How can I prepare for a financial emergency?

Read time: 7 to 8 minutes

You never know what life has in store for you. If your car breaks down, your roof starts leaking, or you lose your job, you'll need savings to help you through.

Read on to learn about:

Emergency savings basics

If a big storm is in the forecast, do you stock up on bread and milk? Do you check the batteries in your flashlights? Building emergency savings isn't that different. You are building up savings to prepare for a big, unexpected expense so you'll be ready when the storm hits.

Think about your expenses 

Think back to your spending over the past year. What costs were entirely unexpected? Perhaps you got a flat tire and needed to replace it. You couldn't have seen that coming. Now, think about the costs you probably could have expected. This could be paying for an oil change or regular car maintenance. These expenses shouldn't come as a surprise.

By being aware of your expenses, you can get a better understanding of what costs are truly unpredictable and could be covered by emergency savings. You can also get an idea what costs may be better managed by budgeting rather than by dipping into your emergency savings.

Know what emergency expenses to prepare for 

You can use your emergency savings to cover:

  • Spending shocks—sudden, pop-up expenses like a chipped windshield, a new water heater, or a trip to the emergency room. Start by building a cash cushion to cover 2 to 4 weeks of expenses. For many people, this could be between $1,000 and $2,000. Keep this money separate from the account you use to pay for everyday expenses. This way, you'll know exactly how much you have ready when you need it.

  • Income shocks—longer-term financial weights like an unexpected job loss or reduction of employment income. A good rule of thumb is to save enough to cover 3 to 6 months of living expenses, like rent, food, and utilities.
Avoid the temptation to spend your emergency money on something like a dream vacation or home remodel. Remember: It's only for emergencies.

Where to keep your emergency savings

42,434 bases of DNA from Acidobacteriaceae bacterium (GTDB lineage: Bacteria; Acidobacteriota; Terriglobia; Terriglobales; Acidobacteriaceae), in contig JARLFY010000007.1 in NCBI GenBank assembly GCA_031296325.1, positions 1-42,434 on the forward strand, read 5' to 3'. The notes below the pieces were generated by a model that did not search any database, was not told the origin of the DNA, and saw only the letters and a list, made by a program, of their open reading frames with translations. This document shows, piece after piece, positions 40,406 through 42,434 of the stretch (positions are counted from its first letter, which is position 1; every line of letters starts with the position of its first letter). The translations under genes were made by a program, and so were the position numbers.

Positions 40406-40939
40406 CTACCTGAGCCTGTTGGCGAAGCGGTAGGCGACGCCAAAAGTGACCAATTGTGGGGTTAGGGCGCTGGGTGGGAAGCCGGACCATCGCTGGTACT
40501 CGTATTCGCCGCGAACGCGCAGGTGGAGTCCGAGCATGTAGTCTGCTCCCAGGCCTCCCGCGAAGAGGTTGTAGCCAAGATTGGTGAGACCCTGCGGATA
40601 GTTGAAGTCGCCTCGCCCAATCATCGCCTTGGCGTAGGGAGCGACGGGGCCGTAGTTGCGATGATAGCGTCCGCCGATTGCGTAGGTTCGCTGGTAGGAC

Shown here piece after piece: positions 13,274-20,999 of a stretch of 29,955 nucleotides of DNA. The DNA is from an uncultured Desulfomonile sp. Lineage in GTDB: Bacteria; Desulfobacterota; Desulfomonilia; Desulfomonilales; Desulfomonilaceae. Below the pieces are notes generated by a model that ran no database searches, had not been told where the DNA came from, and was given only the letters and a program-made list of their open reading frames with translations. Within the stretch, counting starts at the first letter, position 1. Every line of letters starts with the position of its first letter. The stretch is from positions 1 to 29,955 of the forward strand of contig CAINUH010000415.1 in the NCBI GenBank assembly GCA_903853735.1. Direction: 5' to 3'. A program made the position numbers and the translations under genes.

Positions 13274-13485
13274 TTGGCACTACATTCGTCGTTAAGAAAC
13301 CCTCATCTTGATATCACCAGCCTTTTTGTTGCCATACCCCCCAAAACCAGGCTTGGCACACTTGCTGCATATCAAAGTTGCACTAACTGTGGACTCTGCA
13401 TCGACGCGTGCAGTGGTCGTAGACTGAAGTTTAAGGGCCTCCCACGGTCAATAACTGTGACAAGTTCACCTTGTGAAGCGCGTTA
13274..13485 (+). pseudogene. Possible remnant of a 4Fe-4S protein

You want your money to be easy to get to when you need it, but there's better places to stash your cash than under your mattress. Keep it where it's accessible.

Where you keep your money depends on what you're preparing for:

  • Spending shocks. Consider a checking/savings account or money market fund.

  • Income shocks. Consider a brokerage account with flexible investment options. Roth IRAs may also be a good option as contributions can be withdrawn tax-free.*

You can create an emergency savings account with Vanguard.

Important note: Because you might need your money at a moment's notice, avoid investing your emergency savings where you can't get to it easily. You may consider a certificate of deposit a safe investment, but it may not be suitable for your emergency savings. If you need your money before the maturity date, you could incur early withdrawal penalties. IRAs may pose a similar problem. If you're under age 59½ and you need the money, you could incur a 10% federal penalty tax on top of owing income taxes.*

*Withdrawals from a Roth IRA are tax-free if you are over age 59½ and have held the account for at least five years; withdrawals of earnings taken prior to age 59½ or five years may be subject to ordinary income tax or a 10% federal penalty tax, or both.

Why it pays to be prepared

With so many demands on your time and money, it's tempting to put building emergency savings on the back burner. Before you put it off any longer, consider these benefits:

  • Peace of mind. Your money will be there when you need it. So when an emergency happens, you can focus on recovering from it—instead of dealing with the stress of not knowing how you'll pay for it.

  • Less temptation. Your money is in a separate account, so it could be less tempting to use it for a non-emergency.

  • A smarter choice. You could rack up credit card debt, take out a loan, or use retirement savings. While you may have access to these other options, they may not be the best long-term financial decisions for you.
36% of Americans would have difficulty paying an emergency expense of $400.*
*Source: Federal Reserve's annual Survey of Household Economics and Decisionmaking, 2020.

Strategies for increasing your savings

When you're putting money toward emergency savings, it's helpful to:

  • Set a savings goal. Then budget it into your monthly expenses. Make a plan and stick to it.

  • Consider direct deposit. You may be able to direct money from each paycheck to a separate account that's set up for emergency savings. If it's automatic, you won't forget.

  • Use one-time opportunities. Did you get a bonus at work, or a tax refund? Add it to your savings.

Every little bit helps 

Rome wasn't built in a day. Your account won't be either. Save a little often—like every week or from every paycheck. You'd be surprised how much a little can add up over time. For more info on how much to save, read What's the right emergency savings amount?

Are you currently facing a financial emergency? Read How do I respond to a financial emergency?

Did you take money from your emergency savings? Be sure to work toward replenishing and start adding money back again.
Whenever you invest, there's a chance you could lose the money.
You may want to consult a financial advisor about your own situation.